Saida stared out the windows, breathing hard. None of the city’s stately high-rises would reach the rat’s waist if—when—she strolled that way. Out the side window was fur. This close up, the scale made it hard to see as part of a living body. The rat wore a shimmering blue-green bangle on the wrist of the arm she’d grabbed them with.
Soon it became easier to see the rat’s shape, and to see that the bangle was all she wore. Other passengers stared out the windows with, judging by their dismayed expressions, the same uncomfortable thought Saida had: the rat was hot. As they passed by her chest, Saida found herself studying an immense, shapely breast, and squirmed.
Finally, they reached her face. The screaming became panicked murmurs as she brought them closer. Curious, bright eyes, the same color as her bangles, looked through the windows. Some passengers began to wave, to call desperately, begging to be set back down. Saida didn’t. She could tell the rat knew she’d picked up a passenger vehicle. Their fate was just a coin toss between toys and food.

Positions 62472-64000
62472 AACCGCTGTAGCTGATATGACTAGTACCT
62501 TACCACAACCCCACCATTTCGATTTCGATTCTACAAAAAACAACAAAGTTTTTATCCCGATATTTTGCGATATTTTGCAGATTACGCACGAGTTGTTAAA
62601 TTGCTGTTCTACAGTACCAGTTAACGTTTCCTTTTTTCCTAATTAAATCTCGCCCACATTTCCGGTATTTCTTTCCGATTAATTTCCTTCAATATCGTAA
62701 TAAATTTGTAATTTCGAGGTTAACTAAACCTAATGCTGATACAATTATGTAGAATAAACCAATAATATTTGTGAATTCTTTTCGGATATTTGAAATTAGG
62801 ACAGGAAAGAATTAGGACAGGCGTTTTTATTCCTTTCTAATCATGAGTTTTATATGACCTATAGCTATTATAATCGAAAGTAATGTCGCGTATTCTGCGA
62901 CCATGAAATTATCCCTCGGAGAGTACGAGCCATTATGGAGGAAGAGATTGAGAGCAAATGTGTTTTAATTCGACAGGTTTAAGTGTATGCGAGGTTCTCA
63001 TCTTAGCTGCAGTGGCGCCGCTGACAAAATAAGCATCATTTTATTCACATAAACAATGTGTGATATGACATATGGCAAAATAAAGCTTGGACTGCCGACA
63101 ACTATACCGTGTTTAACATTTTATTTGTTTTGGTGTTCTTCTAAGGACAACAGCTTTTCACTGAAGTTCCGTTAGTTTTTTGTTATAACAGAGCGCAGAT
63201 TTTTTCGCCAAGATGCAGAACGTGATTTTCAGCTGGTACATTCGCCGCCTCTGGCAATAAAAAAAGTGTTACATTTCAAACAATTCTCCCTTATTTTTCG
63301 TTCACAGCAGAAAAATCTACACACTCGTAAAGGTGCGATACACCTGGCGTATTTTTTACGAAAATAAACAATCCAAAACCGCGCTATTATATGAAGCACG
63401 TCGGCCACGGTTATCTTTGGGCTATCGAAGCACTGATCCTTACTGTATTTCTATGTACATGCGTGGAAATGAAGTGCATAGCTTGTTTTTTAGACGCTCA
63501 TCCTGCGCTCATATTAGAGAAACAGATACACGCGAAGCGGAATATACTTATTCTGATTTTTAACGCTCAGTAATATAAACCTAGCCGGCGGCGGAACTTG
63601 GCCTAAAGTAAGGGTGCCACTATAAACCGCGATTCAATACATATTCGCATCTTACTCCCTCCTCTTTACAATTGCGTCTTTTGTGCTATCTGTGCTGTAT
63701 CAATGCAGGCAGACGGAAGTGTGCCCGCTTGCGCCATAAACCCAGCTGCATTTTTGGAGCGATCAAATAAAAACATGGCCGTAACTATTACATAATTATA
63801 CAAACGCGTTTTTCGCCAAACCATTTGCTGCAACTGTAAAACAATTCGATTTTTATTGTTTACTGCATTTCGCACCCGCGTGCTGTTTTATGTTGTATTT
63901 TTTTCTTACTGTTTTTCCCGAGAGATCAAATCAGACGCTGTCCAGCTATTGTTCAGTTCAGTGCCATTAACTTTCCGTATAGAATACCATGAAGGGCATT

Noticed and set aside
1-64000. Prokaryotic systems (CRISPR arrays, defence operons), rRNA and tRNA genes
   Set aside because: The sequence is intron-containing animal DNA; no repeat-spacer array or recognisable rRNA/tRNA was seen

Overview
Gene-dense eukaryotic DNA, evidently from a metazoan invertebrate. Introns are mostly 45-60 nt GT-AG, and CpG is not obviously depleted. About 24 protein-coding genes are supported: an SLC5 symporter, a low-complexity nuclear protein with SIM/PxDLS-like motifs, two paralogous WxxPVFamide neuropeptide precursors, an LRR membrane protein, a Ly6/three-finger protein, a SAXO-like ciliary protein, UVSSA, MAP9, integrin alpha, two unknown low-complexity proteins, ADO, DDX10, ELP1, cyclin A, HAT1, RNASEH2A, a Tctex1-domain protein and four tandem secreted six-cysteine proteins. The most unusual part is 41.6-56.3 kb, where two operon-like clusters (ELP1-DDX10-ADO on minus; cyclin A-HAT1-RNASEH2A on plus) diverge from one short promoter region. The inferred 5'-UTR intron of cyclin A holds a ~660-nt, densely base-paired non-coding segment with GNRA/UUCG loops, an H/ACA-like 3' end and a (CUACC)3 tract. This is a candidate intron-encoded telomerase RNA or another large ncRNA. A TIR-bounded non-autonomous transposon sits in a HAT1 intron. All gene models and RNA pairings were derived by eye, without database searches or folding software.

The rat drew back, seeming to consider that very question. Then she gave the train a slow lick.
The huge, wet tongue slid along one side of the tram, completely covering the windows on the right side, dragging along to the front. Bumps and ridges in the flesh dragged at the glass and metal, passing by with a thick, liquid rumble. As the tongue withdrew it left the glass slick and blurry.